Ticket Replay: 5 things you could do in the time it takes to read Obama's healthcare bill
As the holiday season unfolds, our thoughts on The Ticket turn to working not quite so hard for a few days. So we are re-publishing some of our favorite or most-read items from 2009. This item originally appeared on Nov. 19.
The latest version of the healthcare bill may have to be airlifted from the Senate floor. It weighs in at a whopping 2,074 pages.
The House's version was certainly large at 1,990 pages, but this new one adds some hefty love handles. The table of contents alone takes up 14 pages.
As Politico noted, it could take as much as 48 hours, by some accounts, for someone to read the bill in its entirety.
That got us thinking. What else could these politicians be doing in the time it would take to read this cinder block of legislation -- because we know each and every one of them will read every last word of it, right?
5. Watch the last three seasons of "ER": For some perspective on what it's like to work in healthcare (or what it's like to be an actor on a series that wouldn't die), you could watch the last few seasons of "ER." You may be the first person ever to do so.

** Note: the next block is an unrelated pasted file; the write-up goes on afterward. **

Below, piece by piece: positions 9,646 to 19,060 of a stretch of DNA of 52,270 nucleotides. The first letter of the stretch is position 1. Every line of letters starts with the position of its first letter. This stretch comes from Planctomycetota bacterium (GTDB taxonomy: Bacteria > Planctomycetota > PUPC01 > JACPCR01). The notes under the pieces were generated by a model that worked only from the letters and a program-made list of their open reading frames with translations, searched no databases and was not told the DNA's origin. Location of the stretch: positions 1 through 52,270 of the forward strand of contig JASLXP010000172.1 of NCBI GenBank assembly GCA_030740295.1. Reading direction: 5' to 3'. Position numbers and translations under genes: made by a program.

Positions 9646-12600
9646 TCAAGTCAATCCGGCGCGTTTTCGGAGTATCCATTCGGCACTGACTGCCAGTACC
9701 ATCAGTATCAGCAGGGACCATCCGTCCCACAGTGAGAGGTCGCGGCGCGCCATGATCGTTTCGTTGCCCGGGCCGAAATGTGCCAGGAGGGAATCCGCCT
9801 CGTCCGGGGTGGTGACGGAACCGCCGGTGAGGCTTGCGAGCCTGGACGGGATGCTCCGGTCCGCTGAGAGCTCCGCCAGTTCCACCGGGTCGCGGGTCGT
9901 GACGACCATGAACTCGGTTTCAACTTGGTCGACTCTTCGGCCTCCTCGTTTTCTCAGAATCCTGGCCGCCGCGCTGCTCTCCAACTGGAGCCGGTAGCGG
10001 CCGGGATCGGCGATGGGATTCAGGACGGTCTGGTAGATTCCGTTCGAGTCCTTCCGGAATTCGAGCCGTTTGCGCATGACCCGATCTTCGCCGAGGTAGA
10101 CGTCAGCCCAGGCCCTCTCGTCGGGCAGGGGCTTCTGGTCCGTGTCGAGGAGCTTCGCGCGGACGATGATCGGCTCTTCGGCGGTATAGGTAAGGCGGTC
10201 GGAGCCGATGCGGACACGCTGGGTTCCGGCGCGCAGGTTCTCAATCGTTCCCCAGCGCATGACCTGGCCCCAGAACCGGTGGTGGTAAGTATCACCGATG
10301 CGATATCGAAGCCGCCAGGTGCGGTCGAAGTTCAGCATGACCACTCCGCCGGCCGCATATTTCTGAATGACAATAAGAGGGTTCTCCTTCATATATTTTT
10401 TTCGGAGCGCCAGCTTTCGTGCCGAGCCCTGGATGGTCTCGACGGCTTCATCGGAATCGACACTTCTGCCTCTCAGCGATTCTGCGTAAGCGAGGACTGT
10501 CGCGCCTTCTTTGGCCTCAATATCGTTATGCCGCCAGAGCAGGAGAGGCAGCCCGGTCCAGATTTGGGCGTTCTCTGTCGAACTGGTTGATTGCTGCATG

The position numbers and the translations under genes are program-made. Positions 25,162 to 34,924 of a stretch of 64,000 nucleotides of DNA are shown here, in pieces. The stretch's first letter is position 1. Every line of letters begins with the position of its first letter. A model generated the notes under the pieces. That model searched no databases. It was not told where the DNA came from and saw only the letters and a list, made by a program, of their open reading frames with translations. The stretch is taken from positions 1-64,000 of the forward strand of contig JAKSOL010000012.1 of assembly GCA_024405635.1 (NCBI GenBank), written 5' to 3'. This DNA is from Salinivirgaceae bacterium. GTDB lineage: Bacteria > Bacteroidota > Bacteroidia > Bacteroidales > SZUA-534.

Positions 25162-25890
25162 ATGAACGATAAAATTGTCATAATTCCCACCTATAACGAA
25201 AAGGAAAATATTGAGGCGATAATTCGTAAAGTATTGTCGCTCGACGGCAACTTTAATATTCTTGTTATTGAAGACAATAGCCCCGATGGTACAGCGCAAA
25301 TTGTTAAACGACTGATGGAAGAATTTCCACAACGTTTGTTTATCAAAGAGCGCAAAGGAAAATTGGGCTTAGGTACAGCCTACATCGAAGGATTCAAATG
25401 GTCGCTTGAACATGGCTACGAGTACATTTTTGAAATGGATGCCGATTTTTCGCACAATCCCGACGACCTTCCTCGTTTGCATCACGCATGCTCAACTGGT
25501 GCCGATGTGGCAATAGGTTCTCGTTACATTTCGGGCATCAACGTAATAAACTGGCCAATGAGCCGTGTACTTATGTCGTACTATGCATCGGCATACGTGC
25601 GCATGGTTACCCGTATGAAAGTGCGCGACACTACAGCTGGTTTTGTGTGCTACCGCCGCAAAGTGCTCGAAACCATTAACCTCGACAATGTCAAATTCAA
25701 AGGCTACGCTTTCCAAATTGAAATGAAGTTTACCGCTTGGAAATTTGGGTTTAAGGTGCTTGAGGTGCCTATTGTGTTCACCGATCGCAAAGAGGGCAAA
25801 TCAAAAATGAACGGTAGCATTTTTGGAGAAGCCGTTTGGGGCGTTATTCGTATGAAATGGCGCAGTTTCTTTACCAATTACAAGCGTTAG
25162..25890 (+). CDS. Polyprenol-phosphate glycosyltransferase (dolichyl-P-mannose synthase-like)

4. Take a motorboat from Alaska to Russia: Sarah Palin may be able to see Russia from her window (but probably not). However, it'll take about two full days to get there with a top-of-the-line motorboat. Trips like these make us wish for offshore drilling so we can make a pit stop along the way.
3. Read the Bible one and a half times: This one depends on your version of the Bible, but many prints are in the neighborhood of 1,200 pages -- that includes both the Old and New Testaments.
2. Accrue enough radio experience to host a national talk show: In Glenn Beck's "The Real America," a 2005 book by the political pundit, he writes, "After doing a total of maybe 40 hours of talk radio, I was asked to host a national show."
1. Watch 12 episodes of "Glenn Beck," 21 episodes of "The O'Reilly Factor" and a full week's worth of "The Rush Limbaugh Show:" That prescription of nonstop ranting should ensure you will vehemently hate the healthcare bill without ever reading a word of it.
-- Mark Milian
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Photo: The House version of the healthcare bill on display this month, courtesy of Republican Reps. Peter Hoekstra of Michigan, left, and Steve King of Iowa. Credit: Associated Press